San Francisco mayor London Breed has criticized the city school board’s decision to change the names of schools christened after historical figures who “oppressed” people while the board has not formulated a plan for in-person learning.
Students in San Francisco public schools have been learning remotely since the coronavirus pandemic forced a nationwide shutdown in March 2020. It is unclear when students will be able to return to class, although students in other cities such as New York have been able to participate in in-person learning.
However, the school board was able to pass a resolution on Tuesday night to change the names of schools named after 44 historical figures who “engaged in the subjugation and enslavement of human beings; or who oppressed women, inhibiting societal progress; or whose actions led to genocide.”
Those figures include George Washington, Abraham Lincoln, and Senator Dianne Feinstein (D., Calif.), among others. Washington, the first U.S. president, owned slaves, while Lincoln, who ended slavery, was included because of his policies toward Native Americans. Feinstein was included because of an allegation that she ordered the replacement of a Confederate flag outside City Hall during her tenure as San Francisco mayor in 1984, although it is not clear if the allegation is true and Feinstein eventually removed the flag.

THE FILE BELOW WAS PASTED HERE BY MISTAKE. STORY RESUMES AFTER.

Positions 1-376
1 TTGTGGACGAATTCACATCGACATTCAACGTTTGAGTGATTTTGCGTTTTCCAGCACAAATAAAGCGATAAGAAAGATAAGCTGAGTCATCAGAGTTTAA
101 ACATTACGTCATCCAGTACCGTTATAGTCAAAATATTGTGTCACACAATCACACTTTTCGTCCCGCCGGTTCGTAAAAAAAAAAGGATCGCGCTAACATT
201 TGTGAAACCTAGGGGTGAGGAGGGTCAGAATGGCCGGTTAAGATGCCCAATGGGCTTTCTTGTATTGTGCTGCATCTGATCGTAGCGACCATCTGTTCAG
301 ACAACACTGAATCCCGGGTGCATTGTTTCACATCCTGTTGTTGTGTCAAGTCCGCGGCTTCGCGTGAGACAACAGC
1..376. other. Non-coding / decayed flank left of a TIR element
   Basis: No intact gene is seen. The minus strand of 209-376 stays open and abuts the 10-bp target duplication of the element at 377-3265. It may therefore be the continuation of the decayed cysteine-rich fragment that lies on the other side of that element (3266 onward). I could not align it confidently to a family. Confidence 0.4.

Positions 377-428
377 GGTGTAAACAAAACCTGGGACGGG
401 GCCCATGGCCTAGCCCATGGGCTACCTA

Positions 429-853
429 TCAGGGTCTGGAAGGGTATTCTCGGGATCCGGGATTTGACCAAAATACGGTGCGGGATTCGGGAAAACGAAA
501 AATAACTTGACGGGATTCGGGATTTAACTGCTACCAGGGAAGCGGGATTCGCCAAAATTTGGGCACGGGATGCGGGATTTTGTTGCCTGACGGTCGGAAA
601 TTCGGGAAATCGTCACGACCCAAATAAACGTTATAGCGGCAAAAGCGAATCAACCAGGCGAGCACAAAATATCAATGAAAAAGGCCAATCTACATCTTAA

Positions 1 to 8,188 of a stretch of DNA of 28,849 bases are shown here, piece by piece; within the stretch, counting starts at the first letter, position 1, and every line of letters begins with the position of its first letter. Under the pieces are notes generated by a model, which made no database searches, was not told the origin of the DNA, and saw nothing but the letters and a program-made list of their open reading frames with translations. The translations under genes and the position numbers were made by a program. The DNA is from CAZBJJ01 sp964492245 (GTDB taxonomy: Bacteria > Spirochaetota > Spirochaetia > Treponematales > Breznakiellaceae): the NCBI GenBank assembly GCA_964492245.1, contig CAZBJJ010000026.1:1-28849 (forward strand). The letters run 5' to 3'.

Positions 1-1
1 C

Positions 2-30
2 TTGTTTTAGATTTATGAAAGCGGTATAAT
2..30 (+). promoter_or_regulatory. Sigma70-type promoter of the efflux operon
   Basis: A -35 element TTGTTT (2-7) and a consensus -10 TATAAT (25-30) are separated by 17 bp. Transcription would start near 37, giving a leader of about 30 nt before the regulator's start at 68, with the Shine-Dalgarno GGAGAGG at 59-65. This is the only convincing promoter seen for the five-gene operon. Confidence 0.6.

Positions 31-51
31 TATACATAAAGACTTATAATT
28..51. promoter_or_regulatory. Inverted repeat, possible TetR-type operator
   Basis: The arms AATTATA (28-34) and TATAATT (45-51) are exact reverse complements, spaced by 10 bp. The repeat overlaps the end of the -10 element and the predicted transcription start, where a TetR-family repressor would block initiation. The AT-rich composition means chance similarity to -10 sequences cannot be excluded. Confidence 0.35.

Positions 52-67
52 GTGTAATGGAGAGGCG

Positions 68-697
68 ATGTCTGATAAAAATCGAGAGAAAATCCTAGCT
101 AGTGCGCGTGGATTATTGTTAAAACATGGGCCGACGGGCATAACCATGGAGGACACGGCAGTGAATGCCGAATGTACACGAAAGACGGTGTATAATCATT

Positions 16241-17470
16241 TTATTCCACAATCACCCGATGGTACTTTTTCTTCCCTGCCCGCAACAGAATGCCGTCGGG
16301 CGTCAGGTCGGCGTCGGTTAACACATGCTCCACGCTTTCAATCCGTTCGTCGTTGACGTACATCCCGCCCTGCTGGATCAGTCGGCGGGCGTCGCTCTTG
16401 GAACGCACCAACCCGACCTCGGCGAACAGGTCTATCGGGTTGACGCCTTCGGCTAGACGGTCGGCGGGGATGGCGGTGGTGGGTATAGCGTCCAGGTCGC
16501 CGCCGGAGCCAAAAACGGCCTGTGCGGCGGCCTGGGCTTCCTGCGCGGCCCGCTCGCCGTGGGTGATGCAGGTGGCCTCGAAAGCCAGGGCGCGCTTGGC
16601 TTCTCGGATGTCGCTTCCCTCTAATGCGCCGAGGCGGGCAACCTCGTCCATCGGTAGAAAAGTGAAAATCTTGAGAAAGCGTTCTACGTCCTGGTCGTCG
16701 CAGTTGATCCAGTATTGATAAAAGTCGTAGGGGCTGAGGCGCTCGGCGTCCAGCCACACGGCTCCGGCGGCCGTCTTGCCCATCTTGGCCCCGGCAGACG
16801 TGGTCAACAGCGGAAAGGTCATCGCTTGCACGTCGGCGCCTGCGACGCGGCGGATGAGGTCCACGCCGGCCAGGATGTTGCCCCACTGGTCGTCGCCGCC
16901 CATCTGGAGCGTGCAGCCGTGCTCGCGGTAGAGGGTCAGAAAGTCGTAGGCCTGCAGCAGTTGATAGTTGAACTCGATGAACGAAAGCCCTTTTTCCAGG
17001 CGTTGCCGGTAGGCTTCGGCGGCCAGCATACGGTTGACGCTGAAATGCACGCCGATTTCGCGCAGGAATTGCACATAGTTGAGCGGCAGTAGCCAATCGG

“This is an important conversation to have, and one that we should involve our communities, our families, and our students,” Mayor Breed said in a statement on Wednesday. “What I cannot understand is why the School Board is advancing a plan to have all these schools renamed by April, when there isn’t a plan to have our kids back in the classroom by then.”
Breed added, “Our families are frustrated about a lack of a plan, and they are especially frustrated with the fact that the discussion of these plans weren’t even on the agenda for last night’s School Board meeting.”
The Centers for Disease Control and Prevention has recommended that schools reopen with coronavirus mitigation measures; in July 2020, then CDC head Robert Redfield warned of adverse effects of school closures. Public schools in and around Las Vegas are attempting to reopen as much as possible after a string of student suicides that occurred since the school system closed.